FIG. 4 is a fragmentary view taken from above and in front of a golfer at correct impact with the golf ball, where the configuration of the device is the same as at address. The first part of the guide is not touching the insides of either forearm and the second part of the guide is touching the radius bone of the leading arm and is also parallel to the target line, the same as it was at address.
FIG. 5 is a fragmentary view taken from above and in front of a golfer at incorrect impact with the golf ball, where the configuration of the device is different than at address. The first part of the guide is touching the insides of the trailing forearm and The second part of the guide is angled incorrectly from where it was at address. It can also be noted that the golfer's leading arm now is incorrectly bent at the wrist compared to FIG. 4 where a straight inline relationship is maintained between the leading arm and the club.
FIG. 6 is a fragmentary view taken from in front of the golfer with the golf club parallel to the ground in the backswing.
FIG. 7 is a fragmentary view taken from behind and above the golfer with the golf club parallel to the ground in the backswing as shown in FIG. 6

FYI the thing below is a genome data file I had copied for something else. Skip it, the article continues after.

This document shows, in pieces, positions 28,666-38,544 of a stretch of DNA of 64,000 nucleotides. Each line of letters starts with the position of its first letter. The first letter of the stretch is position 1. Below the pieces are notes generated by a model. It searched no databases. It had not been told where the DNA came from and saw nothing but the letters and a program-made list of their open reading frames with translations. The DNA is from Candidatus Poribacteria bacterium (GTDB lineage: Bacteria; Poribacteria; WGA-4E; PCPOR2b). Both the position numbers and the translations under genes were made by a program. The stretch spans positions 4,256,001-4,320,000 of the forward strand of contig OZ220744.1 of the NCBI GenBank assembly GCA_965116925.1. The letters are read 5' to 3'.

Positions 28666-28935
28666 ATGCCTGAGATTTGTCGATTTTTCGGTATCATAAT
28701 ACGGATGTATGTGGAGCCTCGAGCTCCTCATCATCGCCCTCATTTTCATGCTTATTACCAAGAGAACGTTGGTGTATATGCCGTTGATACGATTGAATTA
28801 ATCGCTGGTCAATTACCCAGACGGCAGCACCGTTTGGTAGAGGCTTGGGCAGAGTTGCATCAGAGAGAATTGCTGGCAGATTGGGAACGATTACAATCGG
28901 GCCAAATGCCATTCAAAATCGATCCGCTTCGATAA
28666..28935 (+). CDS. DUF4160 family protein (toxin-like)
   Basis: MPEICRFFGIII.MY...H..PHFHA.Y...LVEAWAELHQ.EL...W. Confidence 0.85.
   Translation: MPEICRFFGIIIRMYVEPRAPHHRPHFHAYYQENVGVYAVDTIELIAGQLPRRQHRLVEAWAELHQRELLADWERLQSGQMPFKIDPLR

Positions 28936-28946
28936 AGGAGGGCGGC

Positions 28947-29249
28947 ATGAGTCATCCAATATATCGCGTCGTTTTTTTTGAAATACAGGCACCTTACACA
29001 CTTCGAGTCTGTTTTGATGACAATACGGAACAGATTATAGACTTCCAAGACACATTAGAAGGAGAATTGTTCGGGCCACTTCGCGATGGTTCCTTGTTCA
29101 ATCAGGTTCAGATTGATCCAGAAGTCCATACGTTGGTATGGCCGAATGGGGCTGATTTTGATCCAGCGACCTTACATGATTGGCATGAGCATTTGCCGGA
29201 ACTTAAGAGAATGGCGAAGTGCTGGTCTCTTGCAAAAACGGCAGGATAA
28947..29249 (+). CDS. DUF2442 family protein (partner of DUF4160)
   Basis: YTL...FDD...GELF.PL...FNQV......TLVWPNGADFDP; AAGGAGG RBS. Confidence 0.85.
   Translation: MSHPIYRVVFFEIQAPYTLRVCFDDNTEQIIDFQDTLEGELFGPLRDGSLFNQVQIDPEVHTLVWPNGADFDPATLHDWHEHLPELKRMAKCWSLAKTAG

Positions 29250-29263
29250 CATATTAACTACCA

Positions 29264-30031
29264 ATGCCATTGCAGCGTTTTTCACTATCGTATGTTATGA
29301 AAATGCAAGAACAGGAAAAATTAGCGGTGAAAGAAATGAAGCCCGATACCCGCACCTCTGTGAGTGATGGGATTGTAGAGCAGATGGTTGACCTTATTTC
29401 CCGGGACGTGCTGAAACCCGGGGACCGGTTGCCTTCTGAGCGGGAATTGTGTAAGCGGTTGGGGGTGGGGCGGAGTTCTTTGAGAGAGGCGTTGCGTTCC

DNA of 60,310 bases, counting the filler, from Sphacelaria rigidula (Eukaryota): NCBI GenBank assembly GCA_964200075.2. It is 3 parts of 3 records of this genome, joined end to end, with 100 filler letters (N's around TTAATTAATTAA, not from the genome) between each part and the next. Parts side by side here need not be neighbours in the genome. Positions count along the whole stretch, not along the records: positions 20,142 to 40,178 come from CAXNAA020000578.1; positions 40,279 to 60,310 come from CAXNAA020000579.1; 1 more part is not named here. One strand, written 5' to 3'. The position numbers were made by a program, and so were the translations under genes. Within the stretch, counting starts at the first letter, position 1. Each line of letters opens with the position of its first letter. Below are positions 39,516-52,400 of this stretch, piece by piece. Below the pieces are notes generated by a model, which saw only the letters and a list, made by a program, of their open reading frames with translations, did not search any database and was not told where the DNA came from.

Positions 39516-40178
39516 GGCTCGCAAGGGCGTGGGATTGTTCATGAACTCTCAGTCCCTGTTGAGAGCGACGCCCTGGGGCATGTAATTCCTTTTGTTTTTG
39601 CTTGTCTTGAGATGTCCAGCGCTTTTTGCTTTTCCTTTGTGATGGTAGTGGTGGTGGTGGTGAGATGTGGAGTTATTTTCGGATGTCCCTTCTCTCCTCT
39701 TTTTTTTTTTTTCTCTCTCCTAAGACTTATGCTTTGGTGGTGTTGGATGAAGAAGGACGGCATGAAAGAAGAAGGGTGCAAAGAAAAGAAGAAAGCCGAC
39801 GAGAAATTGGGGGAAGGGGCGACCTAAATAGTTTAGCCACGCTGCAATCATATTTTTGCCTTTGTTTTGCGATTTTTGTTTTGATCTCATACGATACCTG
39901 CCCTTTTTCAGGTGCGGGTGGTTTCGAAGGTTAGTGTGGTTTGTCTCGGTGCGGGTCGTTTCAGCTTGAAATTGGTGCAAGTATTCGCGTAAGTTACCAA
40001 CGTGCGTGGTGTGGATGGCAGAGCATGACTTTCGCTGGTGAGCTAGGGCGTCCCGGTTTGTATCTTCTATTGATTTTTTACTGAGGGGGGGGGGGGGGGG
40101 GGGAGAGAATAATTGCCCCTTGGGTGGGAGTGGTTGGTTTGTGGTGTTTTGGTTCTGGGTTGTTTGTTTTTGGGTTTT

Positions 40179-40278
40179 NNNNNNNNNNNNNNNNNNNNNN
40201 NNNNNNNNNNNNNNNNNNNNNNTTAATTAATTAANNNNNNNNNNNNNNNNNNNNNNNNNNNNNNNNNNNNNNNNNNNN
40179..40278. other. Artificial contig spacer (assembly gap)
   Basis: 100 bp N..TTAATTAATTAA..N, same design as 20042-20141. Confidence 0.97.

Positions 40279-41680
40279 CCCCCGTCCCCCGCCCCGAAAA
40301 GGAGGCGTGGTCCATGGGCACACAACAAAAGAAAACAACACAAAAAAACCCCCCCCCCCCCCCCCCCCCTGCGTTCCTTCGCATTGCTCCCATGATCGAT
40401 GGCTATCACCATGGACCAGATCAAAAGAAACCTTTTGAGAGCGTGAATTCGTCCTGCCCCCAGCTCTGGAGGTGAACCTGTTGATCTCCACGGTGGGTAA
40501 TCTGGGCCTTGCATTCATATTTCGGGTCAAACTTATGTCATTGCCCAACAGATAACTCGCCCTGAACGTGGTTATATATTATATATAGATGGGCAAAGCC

FIGS. 8-9 are fragmentary views taken from in front of the golfer showing how the device works with a chipping stroke.
FIGS. 10-13 is views taken from in front of the golfer showing how the device works in a full swinging action.
FIG. 14 is a perspective drawing of a second embodiment of the invention attached to the grip of a golf club, showing the springs.
FIG. 15 is a fragmentary view showing how the springs attach to the guide members.
FIG. 16 is fragmentary view of the device taken from in front of the golfer showing the springs allow the guide member to rotate in the directions of the arrows.
Wrist trainer golf swing training device
Collar for attaching to golf club
First part of guide member
Second part of guide member
Third part of guide member
Soft covering of the second part of guide member
Golf club grip
Golf club shaft
Golf club head
Radial surface of leading arm
Leading edge of the shaft of the golf club
Second embodiment of the invention